It's more than beauty. Flowers serve a vital role in the vegetable garden, stopping the spread of disease, controlling which insects get to stick around and making our lives easier. Here's some more info and tips for getting started.
Even though we can't start planting outdoors just yet - soon, but not yet - we can get a taste of spring by visiting one of the local garden and flower shows. I talk about 3 within driving distance that will satisfy your longing to breath in air saturated with the scent of warm soil.
What does it take to enjoy gardening? Is it a personality thing? Maybe a disorder? My friend thought it looked enticing, until she gave it a half-hearted try. Here's my advice to her and anyone who is discouraged about gardening.
We're all familiar with El Nino. He comes around every few years and totally confuses us about winter. I'm not complaining that it's too warm for me, but it's not the best winter weather for the garden. Here are a few things to keep an eye on, until things go back to normal.
It may be November, but it's still nice enough outdoors for the plants to be growing - which means there's work to be done. A little care now can mean the difference between winter dieback and winter dormancy.
Piling your leaves at the edge of the road for pick up is a waste of garden gold. Here are 6 things you can do with your leaves that won't take much time or effort on your part and will make your garden richer.
It happens every year, so it's easy to take it for granted or even miss the show. Those dazzling fall colors the leaves turn don't change by accident. Here's what causes all those colors and how to predict if it will be a great year for fall foliage.
The formal gardens at the Vanderbilt Historic Site in Hyde Park are a great place to visit, but they also hold a lot of lessons for our own, much smaller gardens. Today I bring some of the tips and ideas I was given by 2 of the Vanderbilt Garden Association Volunteers. The group has been working on the gardens for over 30 years and they really know what works - Canadian roses, floating water garden dye, and starting your garden in fall, for starters.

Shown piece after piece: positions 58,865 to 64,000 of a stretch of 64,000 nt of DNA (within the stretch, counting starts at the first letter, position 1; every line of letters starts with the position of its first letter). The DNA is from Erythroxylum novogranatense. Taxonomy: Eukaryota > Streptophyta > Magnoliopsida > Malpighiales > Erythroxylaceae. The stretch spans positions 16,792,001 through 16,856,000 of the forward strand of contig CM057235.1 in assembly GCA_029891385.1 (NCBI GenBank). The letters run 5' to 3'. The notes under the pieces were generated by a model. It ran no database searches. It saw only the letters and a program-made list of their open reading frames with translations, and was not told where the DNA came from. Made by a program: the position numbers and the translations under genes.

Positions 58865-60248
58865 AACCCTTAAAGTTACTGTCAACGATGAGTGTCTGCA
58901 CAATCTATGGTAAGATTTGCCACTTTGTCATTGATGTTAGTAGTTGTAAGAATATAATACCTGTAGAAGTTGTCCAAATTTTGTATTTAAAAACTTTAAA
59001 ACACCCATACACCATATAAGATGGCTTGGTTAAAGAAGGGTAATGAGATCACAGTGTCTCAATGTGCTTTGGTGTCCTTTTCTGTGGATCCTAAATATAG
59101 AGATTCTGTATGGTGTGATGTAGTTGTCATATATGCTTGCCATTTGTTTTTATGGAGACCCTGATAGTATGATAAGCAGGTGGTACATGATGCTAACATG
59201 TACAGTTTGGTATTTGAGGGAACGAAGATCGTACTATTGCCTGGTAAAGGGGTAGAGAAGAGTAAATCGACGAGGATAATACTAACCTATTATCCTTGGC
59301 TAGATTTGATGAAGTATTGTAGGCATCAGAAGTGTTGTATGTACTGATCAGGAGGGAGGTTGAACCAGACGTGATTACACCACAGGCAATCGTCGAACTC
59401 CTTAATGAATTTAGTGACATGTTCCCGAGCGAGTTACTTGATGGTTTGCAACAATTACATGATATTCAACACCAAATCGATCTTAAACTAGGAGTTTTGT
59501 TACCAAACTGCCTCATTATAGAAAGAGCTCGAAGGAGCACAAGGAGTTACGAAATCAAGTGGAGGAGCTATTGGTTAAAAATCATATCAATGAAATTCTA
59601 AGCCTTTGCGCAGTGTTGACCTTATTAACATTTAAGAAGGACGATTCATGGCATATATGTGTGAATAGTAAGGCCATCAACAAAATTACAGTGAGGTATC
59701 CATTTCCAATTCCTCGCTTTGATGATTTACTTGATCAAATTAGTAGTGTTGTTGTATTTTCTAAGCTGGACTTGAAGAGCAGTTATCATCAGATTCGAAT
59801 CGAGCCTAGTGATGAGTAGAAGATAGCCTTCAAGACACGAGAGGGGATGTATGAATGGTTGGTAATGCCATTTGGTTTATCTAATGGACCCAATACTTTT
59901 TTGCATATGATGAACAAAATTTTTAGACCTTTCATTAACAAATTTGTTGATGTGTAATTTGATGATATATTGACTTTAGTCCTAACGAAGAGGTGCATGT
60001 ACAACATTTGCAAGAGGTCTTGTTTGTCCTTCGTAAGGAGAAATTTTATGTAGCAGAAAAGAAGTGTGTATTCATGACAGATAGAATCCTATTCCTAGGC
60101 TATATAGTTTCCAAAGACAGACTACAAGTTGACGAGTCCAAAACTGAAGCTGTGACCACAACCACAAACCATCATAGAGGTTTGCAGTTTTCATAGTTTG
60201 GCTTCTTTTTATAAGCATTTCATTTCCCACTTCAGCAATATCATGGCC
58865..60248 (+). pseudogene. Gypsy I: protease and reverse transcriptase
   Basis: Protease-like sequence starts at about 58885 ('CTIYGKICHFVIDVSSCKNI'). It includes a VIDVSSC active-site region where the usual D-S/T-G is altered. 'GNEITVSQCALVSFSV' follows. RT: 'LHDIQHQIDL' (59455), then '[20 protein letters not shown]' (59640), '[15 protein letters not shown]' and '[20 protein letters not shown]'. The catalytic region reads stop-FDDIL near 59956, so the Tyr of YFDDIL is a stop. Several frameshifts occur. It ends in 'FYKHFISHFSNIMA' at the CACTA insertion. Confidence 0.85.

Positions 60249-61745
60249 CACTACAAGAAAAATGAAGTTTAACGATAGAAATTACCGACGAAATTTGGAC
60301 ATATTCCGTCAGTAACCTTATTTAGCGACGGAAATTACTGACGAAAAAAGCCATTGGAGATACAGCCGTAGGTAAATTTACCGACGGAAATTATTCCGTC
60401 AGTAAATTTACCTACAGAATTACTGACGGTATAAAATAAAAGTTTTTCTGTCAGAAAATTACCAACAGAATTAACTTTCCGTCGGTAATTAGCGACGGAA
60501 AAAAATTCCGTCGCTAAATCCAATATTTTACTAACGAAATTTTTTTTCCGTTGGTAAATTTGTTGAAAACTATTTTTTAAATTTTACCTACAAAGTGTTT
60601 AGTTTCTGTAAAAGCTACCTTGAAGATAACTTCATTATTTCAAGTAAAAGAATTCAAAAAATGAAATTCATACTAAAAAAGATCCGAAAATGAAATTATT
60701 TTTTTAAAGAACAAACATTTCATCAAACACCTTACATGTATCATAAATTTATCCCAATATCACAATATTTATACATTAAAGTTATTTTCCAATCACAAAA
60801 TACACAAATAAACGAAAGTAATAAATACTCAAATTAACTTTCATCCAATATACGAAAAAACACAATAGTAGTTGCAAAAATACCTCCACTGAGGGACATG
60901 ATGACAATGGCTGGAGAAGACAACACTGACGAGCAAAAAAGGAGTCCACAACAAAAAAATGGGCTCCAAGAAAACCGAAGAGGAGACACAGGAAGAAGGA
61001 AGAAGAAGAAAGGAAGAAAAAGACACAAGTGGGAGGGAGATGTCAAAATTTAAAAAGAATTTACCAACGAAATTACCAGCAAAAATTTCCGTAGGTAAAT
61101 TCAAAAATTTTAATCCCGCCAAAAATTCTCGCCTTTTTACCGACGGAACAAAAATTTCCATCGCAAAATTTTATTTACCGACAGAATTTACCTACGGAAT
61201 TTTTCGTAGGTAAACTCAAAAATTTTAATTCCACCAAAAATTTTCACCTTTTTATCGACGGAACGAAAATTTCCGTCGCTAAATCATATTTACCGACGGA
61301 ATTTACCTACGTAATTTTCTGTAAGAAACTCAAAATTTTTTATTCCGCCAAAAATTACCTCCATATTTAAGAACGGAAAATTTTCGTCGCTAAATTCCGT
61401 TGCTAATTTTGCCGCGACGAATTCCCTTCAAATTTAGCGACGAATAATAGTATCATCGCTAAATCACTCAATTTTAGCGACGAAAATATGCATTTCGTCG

Have a few carrots, turnips, or beets still in the garden. Why not let them stay there and sweeten up. Today's podcast is about how to store your root vegetables in the garden, so - snow permitting - you can harvest them in January.
As the vegetable garden starts to fade, herbs are a great way to fill in those increasing bare spots. Not every herb loves fall's cooler weather, but these 6 will be as welcome in the garden as they are in the kitchen.
The end of summer is clean-up time in the garden, but it's also a great time to evaluate how things are going. While you're cutting back and moving plants, use some of today's tips to check how things are going in general, in the garden. Remember, fall is just around the corner and it is a great time to be outside. Having a list of what you want done will help you get right to it.
Not enough bees and other pollinators in your garden? There are a number of reasons for this, some of which are out of our control. But one thing we can do to get our vegetable gardens buzzing is to mix in some flowers. Not just any flowers - nectar rich flowers. That's what we'll talk about today.
Does companion planting work? It's hard to say. How do you even test it? One thing that's worth experimenting with is companion planting to control insect pests and attract beneficial insects. That's what we'll talk about today.